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Clinical Disorders of Iron Metabolism

Ward D. Noyes, MD
JAMA. 1972;219(9):1219. doi:10.1001/jama.1972.03190350055035.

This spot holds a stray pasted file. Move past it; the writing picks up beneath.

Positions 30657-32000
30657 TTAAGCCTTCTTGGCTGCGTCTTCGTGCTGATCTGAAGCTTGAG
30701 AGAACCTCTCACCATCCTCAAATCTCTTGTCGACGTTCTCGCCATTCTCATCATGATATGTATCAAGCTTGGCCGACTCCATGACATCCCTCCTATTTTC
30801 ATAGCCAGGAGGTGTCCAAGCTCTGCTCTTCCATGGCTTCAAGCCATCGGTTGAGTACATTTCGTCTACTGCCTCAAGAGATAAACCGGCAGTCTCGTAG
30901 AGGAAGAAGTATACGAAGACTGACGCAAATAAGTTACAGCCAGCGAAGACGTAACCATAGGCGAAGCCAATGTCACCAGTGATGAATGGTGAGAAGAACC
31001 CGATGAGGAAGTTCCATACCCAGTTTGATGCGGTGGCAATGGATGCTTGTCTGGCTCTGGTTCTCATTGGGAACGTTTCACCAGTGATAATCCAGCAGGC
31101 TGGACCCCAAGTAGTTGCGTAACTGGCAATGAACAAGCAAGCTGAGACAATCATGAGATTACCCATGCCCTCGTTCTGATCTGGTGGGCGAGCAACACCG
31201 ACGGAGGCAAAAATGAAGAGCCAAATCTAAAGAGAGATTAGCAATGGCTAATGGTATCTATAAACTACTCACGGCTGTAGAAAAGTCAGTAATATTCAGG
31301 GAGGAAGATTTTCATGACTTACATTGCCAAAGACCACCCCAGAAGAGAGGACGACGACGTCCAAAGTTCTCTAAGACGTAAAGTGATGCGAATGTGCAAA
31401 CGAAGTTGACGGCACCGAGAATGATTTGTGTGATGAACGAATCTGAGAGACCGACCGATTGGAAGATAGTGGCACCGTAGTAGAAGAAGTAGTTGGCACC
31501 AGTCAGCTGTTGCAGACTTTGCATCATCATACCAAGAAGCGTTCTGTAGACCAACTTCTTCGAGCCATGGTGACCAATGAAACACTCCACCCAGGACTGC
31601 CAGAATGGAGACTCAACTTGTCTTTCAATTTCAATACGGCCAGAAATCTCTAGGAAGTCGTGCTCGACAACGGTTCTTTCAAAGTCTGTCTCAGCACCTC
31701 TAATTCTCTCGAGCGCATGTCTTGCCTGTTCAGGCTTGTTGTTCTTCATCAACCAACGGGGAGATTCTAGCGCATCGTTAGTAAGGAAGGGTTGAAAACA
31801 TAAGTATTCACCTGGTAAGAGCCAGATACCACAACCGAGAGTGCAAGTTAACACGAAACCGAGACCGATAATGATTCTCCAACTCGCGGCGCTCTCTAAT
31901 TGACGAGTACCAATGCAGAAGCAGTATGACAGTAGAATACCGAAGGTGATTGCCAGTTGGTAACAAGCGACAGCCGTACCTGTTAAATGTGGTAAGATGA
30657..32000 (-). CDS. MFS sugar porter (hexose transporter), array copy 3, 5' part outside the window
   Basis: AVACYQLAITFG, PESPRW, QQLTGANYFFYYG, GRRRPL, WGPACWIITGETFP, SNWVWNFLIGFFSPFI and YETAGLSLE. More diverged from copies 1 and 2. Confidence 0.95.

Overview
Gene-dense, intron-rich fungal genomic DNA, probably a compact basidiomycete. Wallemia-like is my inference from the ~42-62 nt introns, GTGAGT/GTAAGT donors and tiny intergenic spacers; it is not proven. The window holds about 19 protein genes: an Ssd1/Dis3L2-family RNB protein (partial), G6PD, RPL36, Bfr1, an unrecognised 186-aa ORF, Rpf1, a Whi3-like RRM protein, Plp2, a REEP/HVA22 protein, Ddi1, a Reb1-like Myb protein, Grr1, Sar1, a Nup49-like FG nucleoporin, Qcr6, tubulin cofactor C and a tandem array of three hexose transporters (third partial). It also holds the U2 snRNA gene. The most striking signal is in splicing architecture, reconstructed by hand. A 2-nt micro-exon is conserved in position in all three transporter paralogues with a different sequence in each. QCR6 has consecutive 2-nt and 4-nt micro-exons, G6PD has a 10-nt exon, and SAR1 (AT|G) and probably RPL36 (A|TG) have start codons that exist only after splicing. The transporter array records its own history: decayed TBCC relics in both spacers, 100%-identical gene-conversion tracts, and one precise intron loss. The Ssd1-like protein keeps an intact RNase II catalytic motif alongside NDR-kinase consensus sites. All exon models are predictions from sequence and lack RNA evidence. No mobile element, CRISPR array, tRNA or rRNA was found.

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If familiarity does indeed breed contempt, most physicians should have little respect for clinical problems involving iron. We have learned to consider iron deficiency as a common feature of young adult women; we find excessive iron stores in a high proportion of patients with hepatic cirrhosis; and we recognize a block in iron transport as an integral part of the anemia of chronic disease. Despite repeated confrontations and our considerable body of knowledge, we should not be surprised that new subtleties of clinical iron disorders are continually being found or rediscovered. The association of iron depletion in chronic renal hemodialysis, the finding of relative folic acid deficiency in some patients with iron lack, and the effective treatment of acute iron poisoning with the chelating agent deferoxamine illustrate recent advances discussed in this new edition. As stated in the preface, 40% of the 1,700 references were published in the eight years


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